(BaseballStL) -- Baseball is a lifelong lesson in humility.
That lesson, if not already learned, is being taught again with ruthless efficiency to the St. Louis Cardinals.
Just about 30 games into the season, half the club is humming along as always and half have a wheel in the sand. And so the moves began, not in desperation but in acknowledgement that it’s getting pretty late to say it’s still early.
Kolten Wong has been shipped back to the minors, presumably to recover his swing and his confidence, if it is possible to regain confidence after a demotion.
Shane Robinson also is in Memphis, likely never to return to the big club. Robinson has no predictable spot with four outfielders already on the big team and a Triple A outfield better than half those in the majors. He will likely be gone in a minor trade or an outright release.
Wong was supposed to be a top of the order guy who could hit with occasional power and be the wheels for the big men to drive in. He showed a little of each but not enough of either.
The options for his future both carried risks. Leave him up and let him work through it and you risk destroying his confidence forever if he doesn’t turn it around. The list of can’t-miss major leaguers who washed out early is far longer than the ones who lived up to their potential.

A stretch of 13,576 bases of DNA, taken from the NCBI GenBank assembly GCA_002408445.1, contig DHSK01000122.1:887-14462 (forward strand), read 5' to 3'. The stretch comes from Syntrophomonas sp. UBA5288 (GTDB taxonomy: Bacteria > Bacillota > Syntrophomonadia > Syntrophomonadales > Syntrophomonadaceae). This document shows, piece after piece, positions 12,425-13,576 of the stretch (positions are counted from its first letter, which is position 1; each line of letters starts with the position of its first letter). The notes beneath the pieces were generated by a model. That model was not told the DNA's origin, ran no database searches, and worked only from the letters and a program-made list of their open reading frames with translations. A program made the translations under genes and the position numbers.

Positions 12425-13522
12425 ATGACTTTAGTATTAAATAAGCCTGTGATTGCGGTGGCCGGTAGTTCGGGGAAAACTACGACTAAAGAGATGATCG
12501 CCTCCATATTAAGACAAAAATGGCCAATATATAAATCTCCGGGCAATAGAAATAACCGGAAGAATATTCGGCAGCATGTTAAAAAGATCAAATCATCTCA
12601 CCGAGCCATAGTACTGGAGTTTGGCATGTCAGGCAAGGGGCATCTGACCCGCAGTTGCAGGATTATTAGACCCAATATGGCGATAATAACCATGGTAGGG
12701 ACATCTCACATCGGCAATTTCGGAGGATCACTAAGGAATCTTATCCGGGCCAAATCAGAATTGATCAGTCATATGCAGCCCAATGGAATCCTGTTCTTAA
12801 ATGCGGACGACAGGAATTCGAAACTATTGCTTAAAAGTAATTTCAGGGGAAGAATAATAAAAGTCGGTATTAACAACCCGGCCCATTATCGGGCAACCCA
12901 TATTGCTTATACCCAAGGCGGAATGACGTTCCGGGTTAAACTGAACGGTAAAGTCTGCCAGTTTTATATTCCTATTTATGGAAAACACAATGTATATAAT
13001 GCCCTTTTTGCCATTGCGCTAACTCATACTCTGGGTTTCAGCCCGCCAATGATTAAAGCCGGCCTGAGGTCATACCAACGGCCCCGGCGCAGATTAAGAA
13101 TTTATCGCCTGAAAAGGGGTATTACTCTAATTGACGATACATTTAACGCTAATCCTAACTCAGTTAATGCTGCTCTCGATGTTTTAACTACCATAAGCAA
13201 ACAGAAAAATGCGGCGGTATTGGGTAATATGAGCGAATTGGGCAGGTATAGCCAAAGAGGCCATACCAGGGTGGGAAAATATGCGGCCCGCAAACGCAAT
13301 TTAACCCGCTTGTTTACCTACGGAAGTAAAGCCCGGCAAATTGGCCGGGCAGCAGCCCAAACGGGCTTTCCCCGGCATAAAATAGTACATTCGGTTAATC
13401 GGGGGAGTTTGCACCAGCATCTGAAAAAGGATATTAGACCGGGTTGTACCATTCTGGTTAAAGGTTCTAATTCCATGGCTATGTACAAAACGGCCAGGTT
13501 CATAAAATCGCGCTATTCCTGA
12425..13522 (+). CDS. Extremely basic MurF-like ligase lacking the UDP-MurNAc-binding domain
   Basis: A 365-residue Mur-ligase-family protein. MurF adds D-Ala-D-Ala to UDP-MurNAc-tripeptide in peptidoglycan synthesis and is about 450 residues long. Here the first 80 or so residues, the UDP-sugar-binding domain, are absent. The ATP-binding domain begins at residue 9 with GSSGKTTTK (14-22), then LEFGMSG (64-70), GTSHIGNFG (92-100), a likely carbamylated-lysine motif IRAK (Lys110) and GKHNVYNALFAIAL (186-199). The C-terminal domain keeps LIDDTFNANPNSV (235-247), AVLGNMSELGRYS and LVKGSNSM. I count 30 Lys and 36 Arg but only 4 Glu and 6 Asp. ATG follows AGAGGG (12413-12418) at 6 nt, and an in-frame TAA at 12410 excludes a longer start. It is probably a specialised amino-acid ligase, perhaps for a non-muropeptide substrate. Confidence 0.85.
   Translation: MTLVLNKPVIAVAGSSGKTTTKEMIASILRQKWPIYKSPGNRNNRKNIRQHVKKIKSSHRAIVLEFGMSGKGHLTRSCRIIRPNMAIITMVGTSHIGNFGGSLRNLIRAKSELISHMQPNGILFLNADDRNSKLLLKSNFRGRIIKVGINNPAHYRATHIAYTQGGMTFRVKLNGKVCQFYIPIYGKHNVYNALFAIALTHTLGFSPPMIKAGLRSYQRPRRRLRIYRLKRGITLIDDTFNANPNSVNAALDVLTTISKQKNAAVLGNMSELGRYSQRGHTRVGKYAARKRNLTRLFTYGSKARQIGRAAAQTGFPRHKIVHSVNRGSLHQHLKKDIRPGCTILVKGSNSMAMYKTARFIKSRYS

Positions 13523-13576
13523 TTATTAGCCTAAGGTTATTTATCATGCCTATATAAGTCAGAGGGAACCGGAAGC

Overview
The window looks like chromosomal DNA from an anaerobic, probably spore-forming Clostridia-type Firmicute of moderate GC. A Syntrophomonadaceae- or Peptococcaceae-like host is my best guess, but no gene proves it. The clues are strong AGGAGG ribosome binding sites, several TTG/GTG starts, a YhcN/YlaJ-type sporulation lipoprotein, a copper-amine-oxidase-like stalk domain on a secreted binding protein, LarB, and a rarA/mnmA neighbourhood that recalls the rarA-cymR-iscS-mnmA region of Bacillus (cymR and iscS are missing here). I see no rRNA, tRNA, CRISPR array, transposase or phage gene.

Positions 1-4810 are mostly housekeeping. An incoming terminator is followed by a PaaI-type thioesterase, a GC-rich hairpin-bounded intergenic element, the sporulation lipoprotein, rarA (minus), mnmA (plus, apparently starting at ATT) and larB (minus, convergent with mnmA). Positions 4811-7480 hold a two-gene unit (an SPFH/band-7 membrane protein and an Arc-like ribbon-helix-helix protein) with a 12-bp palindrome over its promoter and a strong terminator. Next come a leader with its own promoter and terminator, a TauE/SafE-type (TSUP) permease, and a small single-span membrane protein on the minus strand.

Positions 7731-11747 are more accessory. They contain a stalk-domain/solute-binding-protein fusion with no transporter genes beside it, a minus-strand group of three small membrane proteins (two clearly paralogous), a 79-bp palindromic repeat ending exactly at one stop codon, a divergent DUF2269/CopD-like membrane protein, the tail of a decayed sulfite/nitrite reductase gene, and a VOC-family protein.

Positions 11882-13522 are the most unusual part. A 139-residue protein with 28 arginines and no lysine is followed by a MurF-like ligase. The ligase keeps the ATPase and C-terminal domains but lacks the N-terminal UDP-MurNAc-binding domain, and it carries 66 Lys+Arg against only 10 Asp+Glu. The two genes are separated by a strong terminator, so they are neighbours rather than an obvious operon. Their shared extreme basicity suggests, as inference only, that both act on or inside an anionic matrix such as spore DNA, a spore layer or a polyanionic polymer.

Preferable, at least to the front office, was to allow Wong to rediscover his ability and regain confidence. But his inability to perform at the expected level is and should be concerning.
That move alone does nothing to resolve a wheezing offense that hits solo homers but seldom puts together impressive innings. And it’s not likely to get better in a hurry.
The starting lineup in Tuesday night’s Brewers game featured five players hitting less than .200. It should not be surprising they struck out 17 times, an embarrassing night’s work for a professional baseball team.
Until Tuesday night, the Cards scored three runs or less in every game they’d lost. How important is that fourth run? They’d be 20-5 (3 ties) if they had scored at least four runs in every game.
Wong is not the reason the Birds are struggling, although his futility focused more pressure on others to perform. He was sent down because the Cardinals could. They can’t demote Allen Craig, whose struggles are becoming uncomfortable to watch, or Johnny Peralta, who, if he can’t hit has little value as a shortstop.
Someone has to ignite what should be a potent offense and take some of the mounting pressure off Craig and Peralta. Rallies seldom start or continue with sub-.200 hitters.
So where is the Cardinals’ Yasiel Puig, the firestarter, the straw that stirs the drink? It may be the long-awaited Oscar Taveras, who like Wong, bears the uncomfortable burden of potential.